THE funeral of Bay City Rollers legend Alan Longmuir took place in Bannockburn yesterday with hundreds of mourners joining his family for a service in Allan Church of Scotland in Bannockburn’s Main Street.

After the service, Longmuir’s widow Eileen Rankin, supported by family members, led the funeral cortege to nearby Bannockburn Cemetery behind the hearse which itself was preceded by a lone piper.

Longmuir died at the age of 70 in Forth Valley Royal Hospital on July 2. He contracted a virus while on holiday in Mexico and it attacked his vital organs.

he had been in poor health before, surviving two heart attacks and a stroke some years ago.

Co-founder with his brother Derek of the band which became the Rollers, Alan Longmuir hailed from the Dalry area of Edinburgh where his father was an undertaker. He himself was a time-served plumber to trade and subsidised his early music career from his tradesman’s earnings before hitting the big time.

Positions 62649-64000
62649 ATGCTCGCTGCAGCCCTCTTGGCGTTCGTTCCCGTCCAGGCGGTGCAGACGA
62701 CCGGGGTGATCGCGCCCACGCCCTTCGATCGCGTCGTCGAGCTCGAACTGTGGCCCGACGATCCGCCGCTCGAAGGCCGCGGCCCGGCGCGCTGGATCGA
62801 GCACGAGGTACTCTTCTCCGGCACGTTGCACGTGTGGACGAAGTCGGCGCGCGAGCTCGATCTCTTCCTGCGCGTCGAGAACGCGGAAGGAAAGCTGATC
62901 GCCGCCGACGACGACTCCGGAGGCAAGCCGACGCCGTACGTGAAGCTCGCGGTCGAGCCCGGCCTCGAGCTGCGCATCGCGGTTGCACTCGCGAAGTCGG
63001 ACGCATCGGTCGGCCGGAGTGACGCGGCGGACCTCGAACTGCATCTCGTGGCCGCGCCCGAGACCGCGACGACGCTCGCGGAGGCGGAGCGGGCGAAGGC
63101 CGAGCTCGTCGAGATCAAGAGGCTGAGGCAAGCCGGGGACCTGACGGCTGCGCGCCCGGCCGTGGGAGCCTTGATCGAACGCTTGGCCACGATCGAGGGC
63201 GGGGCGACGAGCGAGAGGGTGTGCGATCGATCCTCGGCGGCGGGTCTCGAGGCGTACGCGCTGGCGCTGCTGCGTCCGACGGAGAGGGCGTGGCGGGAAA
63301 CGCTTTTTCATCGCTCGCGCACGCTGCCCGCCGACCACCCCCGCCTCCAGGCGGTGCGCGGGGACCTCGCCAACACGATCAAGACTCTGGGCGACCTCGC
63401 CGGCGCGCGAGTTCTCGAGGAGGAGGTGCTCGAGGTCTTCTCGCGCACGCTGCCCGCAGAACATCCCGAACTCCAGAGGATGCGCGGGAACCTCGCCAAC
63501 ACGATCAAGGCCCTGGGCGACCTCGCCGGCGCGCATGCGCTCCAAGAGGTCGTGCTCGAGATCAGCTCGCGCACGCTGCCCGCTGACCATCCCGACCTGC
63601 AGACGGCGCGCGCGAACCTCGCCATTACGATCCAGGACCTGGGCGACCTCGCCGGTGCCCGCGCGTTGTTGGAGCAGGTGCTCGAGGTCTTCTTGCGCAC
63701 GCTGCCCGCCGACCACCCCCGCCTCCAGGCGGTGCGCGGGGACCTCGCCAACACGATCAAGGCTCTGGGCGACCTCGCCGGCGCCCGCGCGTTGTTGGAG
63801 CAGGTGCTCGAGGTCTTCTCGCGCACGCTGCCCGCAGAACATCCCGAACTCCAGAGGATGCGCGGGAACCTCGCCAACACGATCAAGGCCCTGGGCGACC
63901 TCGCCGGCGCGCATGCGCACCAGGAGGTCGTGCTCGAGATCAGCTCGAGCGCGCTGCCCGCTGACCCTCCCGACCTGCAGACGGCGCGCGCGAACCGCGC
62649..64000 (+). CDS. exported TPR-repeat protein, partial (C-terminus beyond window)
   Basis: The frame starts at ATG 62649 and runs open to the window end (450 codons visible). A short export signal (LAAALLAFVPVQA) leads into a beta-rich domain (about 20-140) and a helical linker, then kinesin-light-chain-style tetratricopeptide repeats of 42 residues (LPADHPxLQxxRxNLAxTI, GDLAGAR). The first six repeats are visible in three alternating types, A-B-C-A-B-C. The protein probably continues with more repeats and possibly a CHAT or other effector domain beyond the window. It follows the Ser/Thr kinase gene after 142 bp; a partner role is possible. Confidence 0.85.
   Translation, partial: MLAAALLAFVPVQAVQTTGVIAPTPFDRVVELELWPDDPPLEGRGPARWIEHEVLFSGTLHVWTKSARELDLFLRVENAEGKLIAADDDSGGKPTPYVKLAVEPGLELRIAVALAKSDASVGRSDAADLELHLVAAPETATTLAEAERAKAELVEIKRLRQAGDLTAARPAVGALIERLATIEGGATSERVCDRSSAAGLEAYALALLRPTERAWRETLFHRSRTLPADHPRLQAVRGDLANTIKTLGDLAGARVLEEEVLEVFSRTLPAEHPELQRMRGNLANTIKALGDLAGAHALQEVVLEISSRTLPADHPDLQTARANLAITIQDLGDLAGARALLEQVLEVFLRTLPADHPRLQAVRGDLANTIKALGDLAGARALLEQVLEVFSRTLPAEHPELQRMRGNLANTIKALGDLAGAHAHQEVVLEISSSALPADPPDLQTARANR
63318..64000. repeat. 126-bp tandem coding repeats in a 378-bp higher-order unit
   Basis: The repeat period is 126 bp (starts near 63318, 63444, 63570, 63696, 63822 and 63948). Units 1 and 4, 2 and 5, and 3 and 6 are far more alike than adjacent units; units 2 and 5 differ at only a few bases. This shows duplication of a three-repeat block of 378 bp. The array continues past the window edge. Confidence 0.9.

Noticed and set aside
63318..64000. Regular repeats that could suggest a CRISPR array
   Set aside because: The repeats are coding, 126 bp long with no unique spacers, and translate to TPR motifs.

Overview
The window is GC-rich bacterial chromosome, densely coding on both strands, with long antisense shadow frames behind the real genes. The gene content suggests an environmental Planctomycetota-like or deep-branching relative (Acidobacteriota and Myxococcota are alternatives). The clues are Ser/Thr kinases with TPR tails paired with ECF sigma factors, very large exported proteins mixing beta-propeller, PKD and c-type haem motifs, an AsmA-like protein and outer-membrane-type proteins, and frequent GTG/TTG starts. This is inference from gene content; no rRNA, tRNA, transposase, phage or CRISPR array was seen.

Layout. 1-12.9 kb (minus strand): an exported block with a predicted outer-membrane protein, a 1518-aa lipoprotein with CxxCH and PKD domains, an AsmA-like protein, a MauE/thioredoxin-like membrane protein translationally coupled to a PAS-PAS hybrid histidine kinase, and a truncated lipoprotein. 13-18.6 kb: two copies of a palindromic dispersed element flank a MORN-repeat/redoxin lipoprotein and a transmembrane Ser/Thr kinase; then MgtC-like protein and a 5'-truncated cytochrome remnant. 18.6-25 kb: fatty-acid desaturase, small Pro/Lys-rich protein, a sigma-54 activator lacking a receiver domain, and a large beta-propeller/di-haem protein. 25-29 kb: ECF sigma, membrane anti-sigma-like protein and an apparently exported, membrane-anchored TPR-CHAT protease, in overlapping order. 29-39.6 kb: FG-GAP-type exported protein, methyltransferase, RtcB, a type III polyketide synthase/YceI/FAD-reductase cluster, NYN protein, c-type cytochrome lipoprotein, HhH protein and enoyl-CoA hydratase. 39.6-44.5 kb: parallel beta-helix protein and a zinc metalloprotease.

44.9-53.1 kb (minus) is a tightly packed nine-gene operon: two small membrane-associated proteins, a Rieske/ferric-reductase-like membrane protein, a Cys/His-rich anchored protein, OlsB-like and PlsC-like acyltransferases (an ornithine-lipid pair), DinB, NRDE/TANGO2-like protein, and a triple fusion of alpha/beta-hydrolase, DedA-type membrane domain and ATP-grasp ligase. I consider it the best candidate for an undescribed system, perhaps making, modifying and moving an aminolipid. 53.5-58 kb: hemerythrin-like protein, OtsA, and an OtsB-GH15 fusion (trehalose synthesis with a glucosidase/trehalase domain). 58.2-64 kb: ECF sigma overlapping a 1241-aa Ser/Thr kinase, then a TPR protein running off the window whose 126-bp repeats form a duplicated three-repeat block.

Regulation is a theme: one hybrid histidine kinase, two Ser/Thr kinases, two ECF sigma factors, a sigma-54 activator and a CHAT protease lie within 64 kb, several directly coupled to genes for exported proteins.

He originally played bass guitar in the Rollers, the biggest Scottish pop band of all time and a genuine worldwide phenomenon in the 1970s. Their tartan outfits and catchy tunes saw them sell millions of records.

Longmuir left the band at the height of their fame but later rejoined and while their popularity waned in the 1980s, the re-formed Rollers have been enjoying success latterly, particularly in Australia, where the latest line-up is currently touring.

Among the speakers at the service were Longmuir’s stepson Nik Rankin and close friend, the journalist Liam Rudden. The service also featured the hymns Morning Has Broken and Abide By Me.

The family released a tribute to Longmuir on social media. It said: ‘He brought so much love and kindness to everyone h met, and he leaves a huge hole in our family. He would humbly say he was “just a plumber from Edinburgh who got lucky”.

Longmuir is survived by wife Eileen, step sons Nik and Kyle, sisters Betty and Alice and brother and fellow Roller Derek. He is also survived by son Jordan from his marriage to his first wife Jan.